Comcast and Time-Warner are about to control the cable market with one company. How Scalia and others let it happen
There was a time when the news that Comcast is about to buy Time-Warner Cable, thus eliminating its only real competitor in the cable and broadband industry, would have been greeted with a chorus of condemnation. There was a time when the public would have been infuriated by the sight of corporate deal-makers deciding, in a “friendly” transaction, to concentrate control of up to three-quarters of the cable marketplace in the hands of a single company. There was a time when the government would have been all but obligated to take action.
This is not that time. To most Americans, the story comes across as the New York Times reported it — as a story of financial elites squabbling over big numbers — and their eyes glaze over. Even this weekend’s news that Netflix has bowed to Comcast’s power, agreeing to pay it to ensure better service, isn’t likely to break the spell. That deal came little over a month after a federal appeals court threw out the FCC’s net neutrality regulations, which prohibited Internet service providers from giving preferential treatment to any type of Web traffic — another development that flew well under the radar of most consumers.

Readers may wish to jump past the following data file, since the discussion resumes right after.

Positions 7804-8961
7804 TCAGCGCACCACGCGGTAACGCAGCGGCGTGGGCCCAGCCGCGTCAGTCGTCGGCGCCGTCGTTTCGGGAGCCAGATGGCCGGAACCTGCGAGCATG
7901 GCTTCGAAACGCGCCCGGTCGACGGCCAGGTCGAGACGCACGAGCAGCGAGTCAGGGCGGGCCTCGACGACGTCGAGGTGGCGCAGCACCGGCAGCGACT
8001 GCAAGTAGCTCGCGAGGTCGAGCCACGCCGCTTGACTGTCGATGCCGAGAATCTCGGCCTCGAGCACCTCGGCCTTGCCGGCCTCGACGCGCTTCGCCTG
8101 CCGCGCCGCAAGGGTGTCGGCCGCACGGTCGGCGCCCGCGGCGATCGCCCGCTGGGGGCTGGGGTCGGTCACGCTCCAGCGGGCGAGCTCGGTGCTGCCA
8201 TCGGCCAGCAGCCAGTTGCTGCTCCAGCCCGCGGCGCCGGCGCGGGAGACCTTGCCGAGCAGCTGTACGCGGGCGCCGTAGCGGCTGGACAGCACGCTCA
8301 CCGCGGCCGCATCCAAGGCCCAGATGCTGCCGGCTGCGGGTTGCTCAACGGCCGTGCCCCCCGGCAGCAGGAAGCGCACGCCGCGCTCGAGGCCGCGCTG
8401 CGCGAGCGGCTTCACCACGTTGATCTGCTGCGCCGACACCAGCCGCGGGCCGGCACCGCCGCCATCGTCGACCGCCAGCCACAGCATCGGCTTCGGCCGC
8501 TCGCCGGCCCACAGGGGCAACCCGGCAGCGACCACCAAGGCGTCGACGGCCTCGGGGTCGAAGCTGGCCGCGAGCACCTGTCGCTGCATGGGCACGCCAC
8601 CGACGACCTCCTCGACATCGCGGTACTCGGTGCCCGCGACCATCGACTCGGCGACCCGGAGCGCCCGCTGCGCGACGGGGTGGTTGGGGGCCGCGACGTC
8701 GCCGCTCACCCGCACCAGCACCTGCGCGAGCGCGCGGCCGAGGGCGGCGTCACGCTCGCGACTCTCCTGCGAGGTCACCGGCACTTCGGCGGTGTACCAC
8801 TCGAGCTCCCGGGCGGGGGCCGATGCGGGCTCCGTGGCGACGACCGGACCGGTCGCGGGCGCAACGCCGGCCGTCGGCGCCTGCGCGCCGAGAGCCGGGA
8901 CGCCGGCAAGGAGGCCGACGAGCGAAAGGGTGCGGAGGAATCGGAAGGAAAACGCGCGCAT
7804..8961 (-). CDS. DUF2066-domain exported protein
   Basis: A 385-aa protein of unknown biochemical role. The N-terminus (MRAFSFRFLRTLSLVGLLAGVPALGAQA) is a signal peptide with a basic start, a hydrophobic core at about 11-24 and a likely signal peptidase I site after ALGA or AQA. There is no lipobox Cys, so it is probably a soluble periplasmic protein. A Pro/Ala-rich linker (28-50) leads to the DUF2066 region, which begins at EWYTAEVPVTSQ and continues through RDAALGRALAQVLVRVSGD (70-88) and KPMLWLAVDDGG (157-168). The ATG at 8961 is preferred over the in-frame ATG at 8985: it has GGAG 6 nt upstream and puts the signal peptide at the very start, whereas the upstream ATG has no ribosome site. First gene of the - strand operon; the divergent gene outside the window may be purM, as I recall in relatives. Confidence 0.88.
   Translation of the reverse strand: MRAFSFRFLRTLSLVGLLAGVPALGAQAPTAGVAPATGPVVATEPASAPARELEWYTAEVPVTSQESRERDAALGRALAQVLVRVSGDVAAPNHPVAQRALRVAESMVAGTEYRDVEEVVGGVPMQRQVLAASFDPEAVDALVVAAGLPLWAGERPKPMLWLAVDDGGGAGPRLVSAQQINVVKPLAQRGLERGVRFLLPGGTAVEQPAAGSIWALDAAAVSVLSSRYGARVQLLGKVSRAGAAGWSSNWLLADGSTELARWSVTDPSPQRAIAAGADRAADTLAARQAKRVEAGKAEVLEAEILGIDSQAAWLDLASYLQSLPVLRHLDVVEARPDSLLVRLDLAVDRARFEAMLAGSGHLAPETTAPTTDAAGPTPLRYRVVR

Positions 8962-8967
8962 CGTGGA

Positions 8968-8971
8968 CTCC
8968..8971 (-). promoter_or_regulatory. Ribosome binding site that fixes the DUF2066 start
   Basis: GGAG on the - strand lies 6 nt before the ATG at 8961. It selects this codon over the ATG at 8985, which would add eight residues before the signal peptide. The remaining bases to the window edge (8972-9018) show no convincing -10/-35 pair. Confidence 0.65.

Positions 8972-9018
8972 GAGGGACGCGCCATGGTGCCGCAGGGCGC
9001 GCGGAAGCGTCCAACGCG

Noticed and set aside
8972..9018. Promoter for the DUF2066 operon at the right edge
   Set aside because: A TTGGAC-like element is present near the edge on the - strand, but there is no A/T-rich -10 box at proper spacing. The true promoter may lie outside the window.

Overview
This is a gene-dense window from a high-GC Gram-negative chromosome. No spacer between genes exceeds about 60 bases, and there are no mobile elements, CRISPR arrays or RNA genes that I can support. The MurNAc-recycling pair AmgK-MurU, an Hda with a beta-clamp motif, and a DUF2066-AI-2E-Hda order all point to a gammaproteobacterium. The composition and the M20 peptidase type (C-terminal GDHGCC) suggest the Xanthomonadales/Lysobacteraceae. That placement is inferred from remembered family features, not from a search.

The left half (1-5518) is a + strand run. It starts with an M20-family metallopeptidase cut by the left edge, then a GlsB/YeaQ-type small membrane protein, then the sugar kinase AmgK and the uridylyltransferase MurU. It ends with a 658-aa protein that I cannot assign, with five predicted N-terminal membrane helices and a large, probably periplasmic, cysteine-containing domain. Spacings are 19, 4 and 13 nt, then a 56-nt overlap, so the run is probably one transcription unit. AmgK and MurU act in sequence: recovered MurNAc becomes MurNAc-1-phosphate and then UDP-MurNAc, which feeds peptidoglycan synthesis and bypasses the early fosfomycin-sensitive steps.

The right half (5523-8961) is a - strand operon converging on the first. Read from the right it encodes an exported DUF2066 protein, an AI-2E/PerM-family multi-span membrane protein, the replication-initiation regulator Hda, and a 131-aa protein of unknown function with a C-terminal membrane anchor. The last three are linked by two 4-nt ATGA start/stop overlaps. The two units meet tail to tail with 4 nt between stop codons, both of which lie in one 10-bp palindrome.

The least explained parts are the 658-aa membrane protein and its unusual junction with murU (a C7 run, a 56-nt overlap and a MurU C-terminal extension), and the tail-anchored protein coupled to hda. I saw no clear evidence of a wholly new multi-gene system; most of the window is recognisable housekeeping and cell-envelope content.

Monopolies and unbridled conservatism go hand in glove. The big papers are, for the most part, now owned or beholden to these interests. And so the hologram holds sway as people are squeezed for more profits.
Anyone upset with their cable bill should ask why Comcast owns the market.
These kinds of mergers and takeovers are never good for the consumer.
Certainly not. Where’s trust-busting Teddy Roosevelt when you need him?
Yeah, it seems like we’ve moved away from what he intended anti-trust laws to be. Congress really hasn’t been enforcing the laws nearly as much as it should be.